The customary annual review of foreign trade policy (FTP), which is slated for next month, is expected to be a non-event this time around. The fiscally-stressed government is unlikely to unveil any fresh sops for exporters and would be content with certain easing of procedures, sources said.
Last year, the government had announced a R1,700-crore relief package for the exporters to maintain a steady growth in the export numbers. However, the popular duty entitlement pass book (DEPB) scheme was scrapped.
Sources said the government was not in a position to provide any additional fiscal succour to the exporters even though 2012-13 is expected to be tough for exporters, given the demand slump in key export markets. It is increasingly clear that reaching the export target of $500 billion for 2013-14 would be impossible, at a time the World Trade Organization has pegged the world trade to grow at around 6% a year.
Recently, commerce secretary Rahul Khullar said that the FTP will focus on addressing India's trade deficit, which ballooned to $185 billion in 2011-12, exerting pressure on the current account deficit (CAD). The expectations are that 2012-13 would be difficult. But, there is a way of dealing with even difficult circumstances, so please leave that to be packaged, to be put together as part of the FTP supplement that will be announced next month, Khullar added. Given that the government has already taken measures to curb gold imports, further curbs on certain imports might be what the government is looking at, feel analysts.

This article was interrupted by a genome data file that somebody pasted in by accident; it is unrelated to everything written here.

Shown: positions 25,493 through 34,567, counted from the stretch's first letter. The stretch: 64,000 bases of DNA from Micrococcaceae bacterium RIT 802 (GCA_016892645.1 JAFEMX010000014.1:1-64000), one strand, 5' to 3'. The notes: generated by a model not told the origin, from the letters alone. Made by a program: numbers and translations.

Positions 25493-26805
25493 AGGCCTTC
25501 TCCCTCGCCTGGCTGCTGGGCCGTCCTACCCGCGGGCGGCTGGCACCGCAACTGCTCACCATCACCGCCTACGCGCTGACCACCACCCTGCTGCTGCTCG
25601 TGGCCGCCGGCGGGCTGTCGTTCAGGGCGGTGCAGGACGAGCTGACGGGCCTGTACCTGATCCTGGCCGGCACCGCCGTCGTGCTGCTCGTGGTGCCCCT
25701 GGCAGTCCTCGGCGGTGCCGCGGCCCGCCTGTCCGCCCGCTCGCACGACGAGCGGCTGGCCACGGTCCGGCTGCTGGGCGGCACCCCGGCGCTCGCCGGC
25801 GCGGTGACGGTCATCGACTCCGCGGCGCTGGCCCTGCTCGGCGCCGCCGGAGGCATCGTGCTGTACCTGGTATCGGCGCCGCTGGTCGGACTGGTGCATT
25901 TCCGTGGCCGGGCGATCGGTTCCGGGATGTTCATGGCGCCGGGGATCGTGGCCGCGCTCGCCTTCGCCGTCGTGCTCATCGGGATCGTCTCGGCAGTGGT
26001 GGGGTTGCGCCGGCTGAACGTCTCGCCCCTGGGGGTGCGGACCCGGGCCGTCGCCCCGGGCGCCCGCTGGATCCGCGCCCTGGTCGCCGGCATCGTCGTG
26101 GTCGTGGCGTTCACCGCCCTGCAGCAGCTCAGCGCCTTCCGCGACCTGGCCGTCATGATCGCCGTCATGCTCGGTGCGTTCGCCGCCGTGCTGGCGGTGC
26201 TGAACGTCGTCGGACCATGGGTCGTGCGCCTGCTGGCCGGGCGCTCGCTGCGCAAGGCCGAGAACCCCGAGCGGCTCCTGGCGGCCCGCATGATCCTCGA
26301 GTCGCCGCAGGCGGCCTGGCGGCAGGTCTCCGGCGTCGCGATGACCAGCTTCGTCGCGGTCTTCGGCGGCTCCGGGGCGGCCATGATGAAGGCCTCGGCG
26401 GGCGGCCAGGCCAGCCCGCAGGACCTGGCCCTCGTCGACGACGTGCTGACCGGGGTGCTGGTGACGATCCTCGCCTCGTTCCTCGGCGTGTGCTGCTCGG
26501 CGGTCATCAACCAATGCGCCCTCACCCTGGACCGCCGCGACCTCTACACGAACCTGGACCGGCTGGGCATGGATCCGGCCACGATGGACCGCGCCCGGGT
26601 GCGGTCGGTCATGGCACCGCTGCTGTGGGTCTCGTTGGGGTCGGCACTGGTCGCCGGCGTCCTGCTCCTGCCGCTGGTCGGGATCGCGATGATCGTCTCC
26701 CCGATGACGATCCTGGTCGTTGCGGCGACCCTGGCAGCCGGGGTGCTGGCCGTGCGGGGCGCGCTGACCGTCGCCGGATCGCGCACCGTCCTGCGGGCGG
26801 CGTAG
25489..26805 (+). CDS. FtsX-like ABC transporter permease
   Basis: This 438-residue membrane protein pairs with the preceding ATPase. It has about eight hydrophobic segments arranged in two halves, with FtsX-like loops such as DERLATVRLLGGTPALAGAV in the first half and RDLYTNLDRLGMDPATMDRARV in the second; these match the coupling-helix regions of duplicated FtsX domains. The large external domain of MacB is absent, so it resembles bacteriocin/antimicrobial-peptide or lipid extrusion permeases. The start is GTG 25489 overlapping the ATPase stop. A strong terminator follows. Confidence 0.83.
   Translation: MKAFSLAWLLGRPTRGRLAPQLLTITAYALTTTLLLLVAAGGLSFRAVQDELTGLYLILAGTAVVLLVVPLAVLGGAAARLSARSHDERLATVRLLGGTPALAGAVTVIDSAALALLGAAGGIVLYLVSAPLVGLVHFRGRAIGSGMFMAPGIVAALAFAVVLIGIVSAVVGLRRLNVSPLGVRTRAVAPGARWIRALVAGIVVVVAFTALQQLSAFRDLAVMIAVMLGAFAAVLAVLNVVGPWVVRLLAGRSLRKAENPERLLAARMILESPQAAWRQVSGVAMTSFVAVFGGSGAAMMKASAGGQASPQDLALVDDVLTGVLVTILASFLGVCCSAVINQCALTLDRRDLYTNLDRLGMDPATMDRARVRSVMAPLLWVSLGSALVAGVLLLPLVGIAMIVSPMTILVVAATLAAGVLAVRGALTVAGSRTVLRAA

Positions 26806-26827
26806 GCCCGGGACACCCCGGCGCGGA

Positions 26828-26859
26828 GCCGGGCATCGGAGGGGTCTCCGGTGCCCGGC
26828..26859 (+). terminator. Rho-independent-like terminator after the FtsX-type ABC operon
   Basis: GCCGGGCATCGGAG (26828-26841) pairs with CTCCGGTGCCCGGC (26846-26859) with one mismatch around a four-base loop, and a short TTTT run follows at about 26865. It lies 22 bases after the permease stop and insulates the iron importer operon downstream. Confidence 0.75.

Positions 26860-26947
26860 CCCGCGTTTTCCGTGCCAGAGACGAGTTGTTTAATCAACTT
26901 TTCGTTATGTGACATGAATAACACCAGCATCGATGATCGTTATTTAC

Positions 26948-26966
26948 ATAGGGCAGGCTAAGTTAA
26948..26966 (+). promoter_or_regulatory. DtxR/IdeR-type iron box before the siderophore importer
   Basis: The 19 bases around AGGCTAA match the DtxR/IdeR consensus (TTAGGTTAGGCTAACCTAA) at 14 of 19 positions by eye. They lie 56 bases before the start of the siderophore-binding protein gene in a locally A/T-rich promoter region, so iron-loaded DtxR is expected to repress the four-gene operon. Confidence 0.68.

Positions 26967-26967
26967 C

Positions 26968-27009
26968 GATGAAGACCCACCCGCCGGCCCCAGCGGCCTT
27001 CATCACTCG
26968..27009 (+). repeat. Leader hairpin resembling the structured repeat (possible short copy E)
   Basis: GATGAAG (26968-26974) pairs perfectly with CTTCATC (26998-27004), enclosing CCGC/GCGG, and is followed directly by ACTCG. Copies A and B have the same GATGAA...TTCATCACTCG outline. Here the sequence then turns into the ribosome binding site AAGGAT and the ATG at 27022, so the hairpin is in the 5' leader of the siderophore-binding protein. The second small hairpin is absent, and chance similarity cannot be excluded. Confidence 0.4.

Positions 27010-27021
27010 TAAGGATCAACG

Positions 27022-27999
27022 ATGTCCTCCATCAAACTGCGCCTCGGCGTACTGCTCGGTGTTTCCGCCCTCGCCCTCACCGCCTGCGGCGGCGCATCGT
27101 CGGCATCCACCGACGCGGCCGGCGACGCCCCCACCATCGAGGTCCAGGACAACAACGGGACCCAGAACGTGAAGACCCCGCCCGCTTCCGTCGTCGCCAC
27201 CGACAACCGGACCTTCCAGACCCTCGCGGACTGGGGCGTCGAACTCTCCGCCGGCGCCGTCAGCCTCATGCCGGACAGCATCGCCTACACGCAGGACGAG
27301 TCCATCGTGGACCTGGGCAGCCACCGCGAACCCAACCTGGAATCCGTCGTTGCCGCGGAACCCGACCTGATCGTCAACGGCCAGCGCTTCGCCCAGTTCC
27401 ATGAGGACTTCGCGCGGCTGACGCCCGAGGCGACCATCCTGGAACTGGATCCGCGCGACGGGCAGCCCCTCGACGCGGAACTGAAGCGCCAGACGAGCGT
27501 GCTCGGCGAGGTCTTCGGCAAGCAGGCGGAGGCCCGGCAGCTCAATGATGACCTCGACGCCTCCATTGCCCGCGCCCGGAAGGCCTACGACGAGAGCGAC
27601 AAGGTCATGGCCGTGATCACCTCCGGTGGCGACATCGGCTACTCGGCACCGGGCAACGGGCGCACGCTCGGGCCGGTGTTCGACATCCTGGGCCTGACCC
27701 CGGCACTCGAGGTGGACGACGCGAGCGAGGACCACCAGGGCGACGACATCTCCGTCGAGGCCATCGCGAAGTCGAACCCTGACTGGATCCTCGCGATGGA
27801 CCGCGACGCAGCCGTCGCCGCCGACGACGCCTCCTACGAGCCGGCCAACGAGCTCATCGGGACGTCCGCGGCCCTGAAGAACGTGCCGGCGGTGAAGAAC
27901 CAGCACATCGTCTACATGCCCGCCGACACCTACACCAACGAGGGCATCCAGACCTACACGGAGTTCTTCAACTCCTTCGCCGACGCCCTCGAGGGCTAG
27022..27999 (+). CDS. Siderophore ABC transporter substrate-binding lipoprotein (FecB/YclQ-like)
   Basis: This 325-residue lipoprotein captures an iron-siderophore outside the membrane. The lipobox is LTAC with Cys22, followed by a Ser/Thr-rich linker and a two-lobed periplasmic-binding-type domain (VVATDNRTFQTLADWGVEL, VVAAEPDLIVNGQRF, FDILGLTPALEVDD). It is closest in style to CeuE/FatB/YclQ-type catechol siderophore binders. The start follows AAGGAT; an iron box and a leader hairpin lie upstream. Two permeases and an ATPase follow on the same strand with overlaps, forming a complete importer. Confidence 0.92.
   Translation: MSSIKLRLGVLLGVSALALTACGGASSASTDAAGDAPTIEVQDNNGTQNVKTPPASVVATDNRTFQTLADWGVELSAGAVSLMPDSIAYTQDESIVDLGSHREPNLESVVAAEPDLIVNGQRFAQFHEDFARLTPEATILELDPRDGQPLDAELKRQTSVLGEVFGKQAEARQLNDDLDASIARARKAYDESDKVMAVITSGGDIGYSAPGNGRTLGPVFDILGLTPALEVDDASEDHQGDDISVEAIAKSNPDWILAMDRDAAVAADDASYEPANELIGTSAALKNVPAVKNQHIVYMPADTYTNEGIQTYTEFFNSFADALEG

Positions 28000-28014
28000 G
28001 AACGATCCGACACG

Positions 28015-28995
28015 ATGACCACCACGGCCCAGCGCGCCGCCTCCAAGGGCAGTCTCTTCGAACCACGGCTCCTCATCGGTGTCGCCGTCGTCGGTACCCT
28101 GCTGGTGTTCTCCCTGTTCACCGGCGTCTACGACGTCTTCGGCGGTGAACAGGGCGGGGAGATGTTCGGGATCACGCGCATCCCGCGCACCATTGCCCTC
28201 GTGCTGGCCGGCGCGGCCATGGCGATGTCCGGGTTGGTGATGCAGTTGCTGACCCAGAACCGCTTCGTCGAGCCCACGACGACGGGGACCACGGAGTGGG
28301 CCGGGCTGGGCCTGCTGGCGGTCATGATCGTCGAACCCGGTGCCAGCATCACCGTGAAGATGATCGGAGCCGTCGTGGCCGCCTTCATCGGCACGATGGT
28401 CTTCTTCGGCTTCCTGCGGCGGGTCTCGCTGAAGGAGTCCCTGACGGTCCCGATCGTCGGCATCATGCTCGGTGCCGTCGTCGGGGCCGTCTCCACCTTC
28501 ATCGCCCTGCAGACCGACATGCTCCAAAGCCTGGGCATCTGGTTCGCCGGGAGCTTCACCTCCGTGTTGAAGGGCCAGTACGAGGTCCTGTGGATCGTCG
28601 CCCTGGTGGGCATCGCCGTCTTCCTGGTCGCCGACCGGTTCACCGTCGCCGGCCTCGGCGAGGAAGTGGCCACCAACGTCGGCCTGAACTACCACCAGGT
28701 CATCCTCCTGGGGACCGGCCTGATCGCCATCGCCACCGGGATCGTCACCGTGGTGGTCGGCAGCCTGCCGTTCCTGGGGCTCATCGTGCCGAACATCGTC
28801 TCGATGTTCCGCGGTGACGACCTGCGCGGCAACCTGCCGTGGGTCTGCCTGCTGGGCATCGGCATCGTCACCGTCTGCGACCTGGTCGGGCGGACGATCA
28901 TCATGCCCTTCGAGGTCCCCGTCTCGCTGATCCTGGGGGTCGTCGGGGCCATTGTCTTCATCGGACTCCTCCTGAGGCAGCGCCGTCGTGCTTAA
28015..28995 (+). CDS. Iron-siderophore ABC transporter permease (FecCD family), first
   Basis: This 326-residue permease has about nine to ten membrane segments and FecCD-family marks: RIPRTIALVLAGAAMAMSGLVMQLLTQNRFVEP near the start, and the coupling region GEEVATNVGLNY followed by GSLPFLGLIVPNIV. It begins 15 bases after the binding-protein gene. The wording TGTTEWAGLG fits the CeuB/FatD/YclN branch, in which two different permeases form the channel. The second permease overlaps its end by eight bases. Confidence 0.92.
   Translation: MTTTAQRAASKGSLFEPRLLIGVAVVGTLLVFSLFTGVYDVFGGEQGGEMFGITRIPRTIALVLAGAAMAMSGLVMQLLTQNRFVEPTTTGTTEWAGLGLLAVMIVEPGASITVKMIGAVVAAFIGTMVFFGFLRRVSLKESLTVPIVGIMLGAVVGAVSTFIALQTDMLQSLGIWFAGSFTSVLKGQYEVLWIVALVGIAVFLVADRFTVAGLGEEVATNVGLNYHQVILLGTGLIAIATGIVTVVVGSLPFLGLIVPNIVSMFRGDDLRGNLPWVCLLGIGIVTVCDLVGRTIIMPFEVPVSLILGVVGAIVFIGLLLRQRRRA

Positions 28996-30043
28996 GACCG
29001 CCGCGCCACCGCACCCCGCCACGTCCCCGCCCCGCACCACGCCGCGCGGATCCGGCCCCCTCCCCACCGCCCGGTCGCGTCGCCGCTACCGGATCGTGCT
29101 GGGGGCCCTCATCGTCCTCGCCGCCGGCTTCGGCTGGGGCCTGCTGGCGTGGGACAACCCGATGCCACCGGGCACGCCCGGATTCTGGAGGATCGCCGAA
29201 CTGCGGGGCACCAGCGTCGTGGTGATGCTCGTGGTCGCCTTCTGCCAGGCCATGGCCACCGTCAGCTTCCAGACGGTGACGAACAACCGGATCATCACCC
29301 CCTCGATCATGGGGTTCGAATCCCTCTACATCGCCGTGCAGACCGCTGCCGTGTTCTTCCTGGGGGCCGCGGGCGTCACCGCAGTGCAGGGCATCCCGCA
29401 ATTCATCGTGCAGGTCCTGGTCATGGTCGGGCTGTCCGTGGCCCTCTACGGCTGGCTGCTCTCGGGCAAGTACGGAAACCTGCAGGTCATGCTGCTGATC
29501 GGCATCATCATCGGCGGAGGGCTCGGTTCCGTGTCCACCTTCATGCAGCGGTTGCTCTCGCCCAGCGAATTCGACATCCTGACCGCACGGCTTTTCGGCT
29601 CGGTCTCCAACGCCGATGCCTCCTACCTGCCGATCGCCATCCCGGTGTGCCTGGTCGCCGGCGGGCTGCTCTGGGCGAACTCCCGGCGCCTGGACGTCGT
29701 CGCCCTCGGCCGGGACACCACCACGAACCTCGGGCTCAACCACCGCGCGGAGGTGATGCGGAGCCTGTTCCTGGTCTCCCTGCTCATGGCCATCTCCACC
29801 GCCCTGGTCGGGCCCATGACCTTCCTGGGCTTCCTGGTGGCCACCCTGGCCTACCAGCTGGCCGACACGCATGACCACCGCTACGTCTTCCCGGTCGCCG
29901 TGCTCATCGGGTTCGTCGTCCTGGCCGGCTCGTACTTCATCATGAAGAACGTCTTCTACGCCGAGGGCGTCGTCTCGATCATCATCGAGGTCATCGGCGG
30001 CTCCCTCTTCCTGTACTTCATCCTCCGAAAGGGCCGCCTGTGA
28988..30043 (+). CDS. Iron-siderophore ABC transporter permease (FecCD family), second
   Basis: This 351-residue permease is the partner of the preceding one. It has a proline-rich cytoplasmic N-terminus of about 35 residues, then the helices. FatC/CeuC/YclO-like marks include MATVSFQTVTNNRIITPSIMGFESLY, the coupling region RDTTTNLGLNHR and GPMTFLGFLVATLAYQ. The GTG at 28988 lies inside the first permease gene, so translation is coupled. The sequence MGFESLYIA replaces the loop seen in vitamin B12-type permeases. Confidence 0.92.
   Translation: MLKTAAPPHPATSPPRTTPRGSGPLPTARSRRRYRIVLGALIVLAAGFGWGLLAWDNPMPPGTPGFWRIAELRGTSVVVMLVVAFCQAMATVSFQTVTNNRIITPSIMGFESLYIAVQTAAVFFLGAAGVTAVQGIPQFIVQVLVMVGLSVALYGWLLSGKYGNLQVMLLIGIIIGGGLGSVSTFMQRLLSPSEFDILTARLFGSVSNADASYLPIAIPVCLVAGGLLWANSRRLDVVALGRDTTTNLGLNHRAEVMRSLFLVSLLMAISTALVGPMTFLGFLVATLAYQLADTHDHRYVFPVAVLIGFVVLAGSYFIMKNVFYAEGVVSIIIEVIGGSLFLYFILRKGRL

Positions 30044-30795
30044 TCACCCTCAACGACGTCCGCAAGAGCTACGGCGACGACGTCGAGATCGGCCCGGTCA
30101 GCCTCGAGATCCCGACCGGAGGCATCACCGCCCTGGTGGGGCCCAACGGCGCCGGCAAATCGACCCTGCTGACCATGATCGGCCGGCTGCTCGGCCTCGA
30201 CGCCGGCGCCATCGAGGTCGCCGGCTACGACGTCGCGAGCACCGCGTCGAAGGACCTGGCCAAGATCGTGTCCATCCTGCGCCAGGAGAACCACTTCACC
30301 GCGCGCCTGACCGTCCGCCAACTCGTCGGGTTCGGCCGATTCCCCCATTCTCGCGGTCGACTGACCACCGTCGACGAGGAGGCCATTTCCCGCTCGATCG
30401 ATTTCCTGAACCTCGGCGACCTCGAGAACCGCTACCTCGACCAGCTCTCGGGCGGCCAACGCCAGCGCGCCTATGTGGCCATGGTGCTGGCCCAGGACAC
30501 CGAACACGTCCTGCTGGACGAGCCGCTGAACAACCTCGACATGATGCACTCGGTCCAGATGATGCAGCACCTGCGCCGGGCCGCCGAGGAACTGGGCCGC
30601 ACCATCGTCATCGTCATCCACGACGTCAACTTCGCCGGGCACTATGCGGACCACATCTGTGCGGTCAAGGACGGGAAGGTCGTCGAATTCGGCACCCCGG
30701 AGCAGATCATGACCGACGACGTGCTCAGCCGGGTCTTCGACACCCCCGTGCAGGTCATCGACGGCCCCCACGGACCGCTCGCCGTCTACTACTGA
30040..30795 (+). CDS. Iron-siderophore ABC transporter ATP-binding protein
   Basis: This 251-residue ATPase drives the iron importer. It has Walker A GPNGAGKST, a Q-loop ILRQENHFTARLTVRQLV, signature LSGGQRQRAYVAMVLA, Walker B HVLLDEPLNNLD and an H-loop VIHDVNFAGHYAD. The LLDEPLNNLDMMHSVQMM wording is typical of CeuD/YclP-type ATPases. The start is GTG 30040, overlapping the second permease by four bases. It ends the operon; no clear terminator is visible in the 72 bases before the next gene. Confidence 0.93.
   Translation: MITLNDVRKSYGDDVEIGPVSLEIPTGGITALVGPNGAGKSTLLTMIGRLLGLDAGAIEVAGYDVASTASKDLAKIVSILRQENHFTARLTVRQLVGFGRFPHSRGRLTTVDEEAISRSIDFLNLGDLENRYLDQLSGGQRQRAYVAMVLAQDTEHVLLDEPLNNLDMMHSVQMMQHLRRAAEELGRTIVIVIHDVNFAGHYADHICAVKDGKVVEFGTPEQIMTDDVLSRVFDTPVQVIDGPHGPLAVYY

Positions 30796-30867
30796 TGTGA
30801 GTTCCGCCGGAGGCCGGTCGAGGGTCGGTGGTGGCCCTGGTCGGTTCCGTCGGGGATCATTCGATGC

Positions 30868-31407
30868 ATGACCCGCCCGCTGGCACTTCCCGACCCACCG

The country's exports have crossed $300 billion in FY12, with imports growing 38% to $485 billion.
Commerce and industry minister Anand Sharma had also said that his ministry would devise a strategy in the upcoming FTP to regulate and address the growing trade gap.
The country's CAD nearly doubled to $19.6 billion or 4.3% of the gross domestic product (GDP) during the October-December quarter of FY12.
Besides, the government is expected to come out with some more market-diversification efforts and reducing the compliance costs for the exporters this year.
However, the exporters are demanding interest rate cuts as an immediate relief. FIEO president M Rafeeque Ahmed said that given the poor industrial growth, currency fluctuation and increasing trade deficit along with transatlantic economies losing their dynamism post 2008, rate cuts are what we have been waiting for.
We must realise that a third of the $15-trillion world trade takes place between emerging and developing economies of Latin America/Asia/Africa/Middle East the legendary 'southern silk route' needs to be bolstered to balance of the demand slump in the US and Europe and would be possible only through liberal low cost financing, Ahmed added.
In last year's FTP, the government had announced a special incentive package for exporters facing tough times in the western markets with two new duty credit schemes. To promote market diversification, exports to 41 countries were given 4% duty credit as opposed to 3% under a new Special Focus Market scheme. The government had also unveiled another scheme covering 50 products in the areas of engineering, pharmaceuticals and chemicals and provided the exporters of these products an additional 1% duty credit.